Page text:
(CBS Detroit) — Advance payments for the updated Child Tax Credit will start to arrive again on August 13. Many recipients didn’t know to expect the money this time last month. Everyone should be aware this month, having already received the first payment. But parents still may not know how to manage what can add up to $3,600 per child. They may want to take additional steps to ensure they receive what they’re owed in the way that they want it. That’s where the Child Tax Credit Update Portal, Child Tax Credit Non-Filer Sign-Up Tool, and Child Tax Credit Eligibility Assistant — three tools launched this summer by the Internal Revenue Service (IRS) — come into play.
How Much Can You Get?
The IRS will pay $3,600 per child to parents of children up to age five. Half will come as six monthly payments, and half as a 2021 tax credit. That amounts to $300 per month through the end of the year and another $1,800 at tax time. The total changes to $3,000 per child for parents of six to 17 year olds, or $250 per month and $1,500 at tax time. The IRS has made a one-time payment of $500 for dependents age 18 or fulltime college students up through age 24.
Payment amounts are based on the modified adjusted gross income (AGI) shown on parents’ 2020 tax filing. (AGI is the sum of one’s wages, interest, dividends, alimony, retirement distributions and other sources of income minus certain deductions, such as student loan interest, alimony payments and retirement contributions.) The amount phases out at a rate of $50 for every $1,000 of annual income beyond $75,000 for an individual and beyond $150,000 for a married couple. The benefit is fully refundable. That means it does not depend on the recipient’s current tax burden. Qualified families are receiving the full amount, regardless of how much or little they owe in taxes. There is no limit to the number of dependents that can be claimed.
“They have essentially opened it up to people who have zero taxable income, even non-filers,” said Stephen Nuñez, the Lead Researcher on Guaranteed Income at the Jain Family Institute, an applied research organization in the social sciences. (Nuñez studies cash welfare policy, that includes field work to answer policy-relevant questions about the social safety net.) “And they have increased the value to $3,000 per child, if they’re over the age of six, and to $3,600 for children zero to five. So it represents a fairly significant increase in the generosity of the benefit, and one that researchers believe is likely to have a huge impact on child poverty. Some estimates suggest that this benefit alone can cut the child poverty rate by about 40%. And, of course, for middle class households, those who don’t fall under the federal poverty line, but who are still struggling to make ends meet, this will represent some additional cash.”
What IRS Tools Should You Know About?
Qualified parents who have filed taxes in 2019 and/or 2020 or signed up for a previous stimulus check are automatically receiving advance Child Tax Credit payments from the IRS. If the information they have on file is up to date, no further action was needed.
This summer, the IRS launched three different tools to help parents register, check their eligibility and even change their bank account information. Let’s review what these tools can do.
Child Tax Credit Update Portal
The Child Tax Credit Update Portal allows users to make sure they are registered to receive advance payments. It also lets recipients see their payment history and unenroll from advance payments in favor of a one-time credit when filing their 2021 taxes. The last deadline for opting out of monthly payments has passed, but the next one is August 30. (Subsequent opt-out deadlines for future payments will occur three days before the first Thursday of the month from which a person is opting out.) The tool now also allows users to add or modify bank account information for direct deposit.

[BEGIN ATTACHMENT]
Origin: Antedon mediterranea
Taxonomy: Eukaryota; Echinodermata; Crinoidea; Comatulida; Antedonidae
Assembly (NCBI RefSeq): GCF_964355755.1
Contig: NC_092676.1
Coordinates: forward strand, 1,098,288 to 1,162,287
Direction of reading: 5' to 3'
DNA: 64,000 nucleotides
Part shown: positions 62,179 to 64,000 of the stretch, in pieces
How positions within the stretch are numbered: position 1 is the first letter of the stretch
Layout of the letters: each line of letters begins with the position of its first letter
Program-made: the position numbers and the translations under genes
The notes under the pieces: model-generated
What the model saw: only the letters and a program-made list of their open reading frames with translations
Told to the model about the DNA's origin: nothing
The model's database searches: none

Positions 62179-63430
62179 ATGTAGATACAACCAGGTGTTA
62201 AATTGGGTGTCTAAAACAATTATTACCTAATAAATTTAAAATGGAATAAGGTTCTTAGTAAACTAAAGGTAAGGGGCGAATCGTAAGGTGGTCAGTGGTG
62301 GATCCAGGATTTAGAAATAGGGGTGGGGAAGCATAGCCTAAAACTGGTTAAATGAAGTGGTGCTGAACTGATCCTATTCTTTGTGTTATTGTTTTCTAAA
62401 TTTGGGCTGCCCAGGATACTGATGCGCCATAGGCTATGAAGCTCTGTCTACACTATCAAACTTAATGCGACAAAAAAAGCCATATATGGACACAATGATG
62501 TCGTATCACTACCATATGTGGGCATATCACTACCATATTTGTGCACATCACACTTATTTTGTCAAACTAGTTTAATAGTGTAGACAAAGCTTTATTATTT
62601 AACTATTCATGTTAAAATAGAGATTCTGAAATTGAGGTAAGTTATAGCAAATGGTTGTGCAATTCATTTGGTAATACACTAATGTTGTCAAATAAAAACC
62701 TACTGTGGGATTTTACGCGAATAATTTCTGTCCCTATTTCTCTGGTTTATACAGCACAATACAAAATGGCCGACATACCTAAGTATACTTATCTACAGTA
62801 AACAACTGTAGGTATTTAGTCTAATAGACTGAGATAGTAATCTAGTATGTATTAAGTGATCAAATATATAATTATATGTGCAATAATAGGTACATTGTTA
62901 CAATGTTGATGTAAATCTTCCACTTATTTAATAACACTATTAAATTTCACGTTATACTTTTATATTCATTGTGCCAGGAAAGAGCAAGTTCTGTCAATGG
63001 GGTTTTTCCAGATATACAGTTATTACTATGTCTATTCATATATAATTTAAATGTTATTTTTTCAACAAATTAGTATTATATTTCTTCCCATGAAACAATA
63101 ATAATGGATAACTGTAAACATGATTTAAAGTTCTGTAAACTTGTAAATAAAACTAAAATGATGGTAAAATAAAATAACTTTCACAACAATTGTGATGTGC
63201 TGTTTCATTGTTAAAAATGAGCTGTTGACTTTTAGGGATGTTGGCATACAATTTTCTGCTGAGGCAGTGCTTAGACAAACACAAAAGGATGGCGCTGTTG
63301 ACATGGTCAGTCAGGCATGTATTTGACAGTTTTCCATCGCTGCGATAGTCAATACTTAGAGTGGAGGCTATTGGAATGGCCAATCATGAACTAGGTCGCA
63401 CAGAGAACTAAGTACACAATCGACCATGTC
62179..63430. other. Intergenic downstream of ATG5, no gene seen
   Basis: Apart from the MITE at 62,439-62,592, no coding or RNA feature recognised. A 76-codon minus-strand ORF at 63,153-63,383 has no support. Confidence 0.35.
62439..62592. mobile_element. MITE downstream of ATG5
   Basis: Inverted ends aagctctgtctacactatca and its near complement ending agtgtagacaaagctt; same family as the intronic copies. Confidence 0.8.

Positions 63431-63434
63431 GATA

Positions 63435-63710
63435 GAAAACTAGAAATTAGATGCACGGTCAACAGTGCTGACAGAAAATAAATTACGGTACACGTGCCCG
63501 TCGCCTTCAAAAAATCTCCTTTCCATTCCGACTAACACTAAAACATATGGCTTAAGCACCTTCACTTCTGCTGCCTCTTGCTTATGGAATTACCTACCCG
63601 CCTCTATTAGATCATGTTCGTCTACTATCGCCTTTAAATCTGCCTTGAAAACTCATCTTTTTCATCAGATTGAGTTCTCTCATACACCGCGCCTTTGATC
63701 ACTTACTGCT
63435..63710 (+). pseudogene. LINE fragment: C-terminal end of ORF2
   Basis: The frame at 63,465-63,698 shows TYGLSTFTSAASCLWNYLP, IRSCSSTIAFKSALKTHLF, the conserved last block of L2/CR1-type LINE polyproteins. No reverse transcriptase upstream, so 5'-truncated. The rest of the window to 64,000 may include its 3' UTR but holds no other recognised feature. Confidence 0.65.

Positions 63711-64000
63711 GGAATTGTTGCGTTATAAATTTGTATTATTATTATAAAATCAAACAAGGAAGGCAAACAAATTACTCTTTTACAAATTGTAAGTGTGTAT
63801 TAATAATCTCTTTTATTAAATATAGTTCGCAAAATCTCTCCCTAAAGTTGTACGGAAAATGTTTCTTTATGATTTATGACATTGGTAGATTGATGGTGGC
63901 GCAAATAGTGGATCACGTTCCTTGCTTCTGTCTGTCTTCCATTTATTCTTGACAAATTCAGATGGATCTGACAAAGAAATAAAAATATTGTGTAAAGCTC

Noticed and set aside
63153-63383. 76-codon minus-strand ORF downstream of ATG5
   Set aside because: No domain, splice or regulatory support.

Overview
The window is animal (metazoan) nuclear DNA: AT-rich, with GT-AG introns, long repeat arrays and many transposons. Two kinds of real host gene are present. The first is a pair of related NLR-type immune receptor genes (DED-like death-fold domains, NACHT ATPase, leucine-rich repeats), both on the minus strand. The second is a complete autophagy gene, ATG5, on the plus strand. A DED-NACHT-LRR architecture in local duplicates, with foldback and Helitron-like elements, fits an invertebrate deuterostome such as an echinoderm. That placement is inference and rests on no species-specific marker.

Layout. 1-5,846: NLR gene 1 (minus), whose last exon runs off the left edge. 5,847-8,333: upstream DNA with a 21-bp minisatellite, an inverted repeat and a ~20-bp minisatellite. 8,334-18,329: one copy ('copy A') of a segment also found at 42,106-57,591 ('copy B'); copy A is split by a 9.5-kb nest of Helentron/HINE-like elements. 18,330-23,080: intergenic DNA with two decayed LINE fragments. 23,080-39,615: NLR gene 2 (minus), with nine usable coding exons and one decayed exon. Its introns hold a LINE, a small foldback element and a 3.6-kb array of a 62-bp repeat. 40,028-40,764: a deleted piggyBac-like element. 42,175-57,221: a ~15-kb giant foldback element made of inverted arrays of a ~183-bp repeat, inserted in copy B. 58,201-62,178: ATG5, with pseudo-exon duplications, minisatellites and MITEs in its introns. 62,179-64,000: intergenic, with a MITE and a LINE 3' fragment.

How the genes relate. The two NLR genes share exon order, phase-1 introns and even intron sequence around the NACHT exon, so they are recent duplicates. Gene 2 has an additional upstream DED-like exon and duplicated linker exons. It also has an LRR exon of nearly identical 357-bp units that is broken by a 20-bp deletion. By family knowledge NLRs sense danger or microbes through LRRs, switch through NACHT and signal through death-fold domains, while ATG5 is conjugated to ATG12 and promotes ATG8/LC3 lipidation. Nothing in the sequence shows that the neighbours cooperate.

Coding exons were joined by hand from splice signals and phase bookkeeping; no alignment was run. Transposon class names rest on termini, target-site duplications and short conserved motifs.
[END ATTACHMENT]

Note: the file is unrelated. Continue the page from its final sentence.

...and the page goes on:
Other features coming to the portal include updating income, marital status, and dependent info. To access this portal, users need an IRS username or an ID.me account. ID.me is a sign-in service used by various government agencies, including the IRS, Social Security Administration and Treasury Department, to authenticate users. Users need valid photo identification to create an account.
Some families may prefer to wait until the end of the year and receive the entire #ChildTaxCredit instead of receiving advance payments. An #IRS tool lets them do just that: https://t.co/Qt9TAuwjvv pic.twitter.com/gz5Y7dGoXf
— IRSnews (@IRSnews) August 7, 2021
Child Tax Credit Non-Filer Sign-Up Tool
The Child Tax Credit Non-Filer Sign-Up Tool is to help parents of children born before 2021 who don’t typically file taxes but qualify for advance Child Tax Credit payments. That means parents who have not filed their 2020 taxes, are not required to file, and don’t plan to file. (Parents who claimed their dependents on their 2019 tax return should not use this tool.)
Users enter their personal information, including their name, mailing address, email address, date of birth, relevant social security numbers, bank account information, and identity protection PIN. The IRS uses the information to check eligibility and, once confirmed, will begin making payments. The IRS and experts advise using the tool on a desktop or laptop computer rather than a mobile device.
Child Tax Credit Eligibility Assistant
The Child Tax Credit Eligibility Assistant lets parents check if they are eligible to receive advance Child Tax Credit payments. Users will need a copy of their 2020 tax return or, barring that, their 2019 tax return. It’s also fine to estimate income and expenses from the appropriate tax year, though the result may not be accurate. The assistant asks multiple questions to determine eligibility, but does not ask for sensitive information. No entries are recorded.
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